Is it legal to get a DNR order if the person suffers from depression?

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Is it legal to get a DNR order if the person suffers from depression?

My Dad had a quadruple bypass and many strokes. Now he suffers from depression that he will not get treatment for. After his last mini stroke he got a DNR order. I don’t think he said anything to the doctor about the depression. I know they can revive if the situation is a suicide attempt. So is it legal for a doctor to sign one if he knows about the depression? Can the doctor revoke the order until my Dad gets treatment for the depression?

Asked on July 19, 2011 under Estate Planning, Washington

Answers:

SJZ, Member, New York Bar / FreeAdvice Contributing Attorney

Answered 10 years ago | Contributor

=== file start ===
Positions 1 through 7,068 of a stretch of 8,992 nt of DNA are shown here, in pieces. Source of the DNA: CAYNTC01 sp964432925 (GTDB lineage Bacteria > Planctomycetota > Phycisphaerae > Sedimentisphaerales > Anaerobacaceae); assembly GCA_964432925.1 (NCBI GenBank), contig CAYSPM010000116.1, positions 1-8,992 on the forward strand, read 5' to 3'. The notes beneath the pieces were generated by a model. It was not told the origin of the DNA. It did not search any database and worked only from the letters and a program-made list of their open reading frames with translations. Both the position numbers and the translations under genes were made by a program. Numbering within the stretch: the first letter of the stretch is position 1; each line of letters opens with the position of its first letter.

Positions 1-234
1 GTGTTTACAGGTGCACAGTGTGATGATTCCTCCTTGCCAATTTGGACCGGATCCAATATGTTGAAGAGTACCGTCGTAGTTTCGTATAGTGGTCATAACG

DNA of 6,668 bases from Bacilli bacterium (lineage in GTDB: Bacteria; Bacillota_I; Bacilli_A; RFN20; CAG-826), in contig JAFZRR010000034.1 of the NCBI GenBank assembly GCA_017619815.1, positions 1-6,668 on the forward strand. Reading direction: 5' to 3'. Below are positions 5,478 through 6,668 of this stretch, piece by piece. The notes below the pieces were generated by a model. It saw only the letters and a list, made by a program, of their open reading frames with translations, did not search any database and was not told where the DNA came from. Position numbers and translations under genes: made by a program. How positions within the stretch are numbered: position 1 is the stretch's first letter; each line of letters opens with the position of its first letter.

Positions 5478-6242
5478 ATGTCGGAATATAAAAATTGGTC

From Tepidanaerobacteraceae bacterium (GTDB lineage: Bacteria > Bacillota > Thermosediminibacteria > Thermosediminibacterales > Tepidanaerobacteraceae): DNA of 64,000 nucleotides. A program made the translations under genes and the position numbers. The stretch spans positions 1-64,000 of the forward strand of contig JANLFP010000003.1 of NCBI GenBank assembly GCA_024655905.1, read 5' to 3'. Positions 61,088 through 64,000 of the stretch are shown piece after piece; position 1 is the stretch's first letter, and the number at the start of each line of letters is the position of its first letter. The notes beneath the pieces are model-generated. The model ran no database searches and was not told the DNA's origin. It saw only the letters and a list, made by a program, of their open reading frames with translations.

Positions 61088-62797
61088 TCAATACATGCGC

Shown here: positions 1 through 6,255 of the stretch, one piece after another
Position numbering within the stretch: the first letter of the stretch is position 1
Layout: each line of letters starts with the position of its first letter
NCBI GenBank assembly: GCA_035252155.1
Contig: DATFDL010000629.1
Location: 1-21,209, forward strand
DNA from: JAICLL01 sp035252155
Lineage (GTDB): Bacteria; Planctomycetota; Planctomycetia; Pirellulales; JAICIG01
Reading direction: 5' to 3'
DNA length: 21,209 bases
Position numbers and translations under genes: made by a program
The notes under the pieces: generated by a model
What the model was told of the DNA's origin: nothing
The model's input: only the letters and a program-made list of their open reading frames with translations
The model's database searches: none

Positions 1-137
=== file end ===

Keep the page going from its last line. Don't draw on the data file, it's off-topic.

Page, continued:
Generally speaking, any sort of health care directive or instruction is valid only if executed while the person doing so is fully mentally competent; a lack of competence, therefore, may invalidate the directive, or, in this case, the DNR order. A significant question would be whether being "depressed"--or specifically, the type and level of depression experienced by your father, under his own unique circumstances--rendered him effectively or functionally incompetent for this purpose; the law does not require that a person not suffer from any diagnosable or treatable mental condition for him to execute a valid directive, but merely be "competent." From what you write, it would a good idea to discuss your father's situation in detail with an attorney specializing in health care law (not necessarily health insurance law; that's a different thing) or, possibly better yet, elder law. Good luck.


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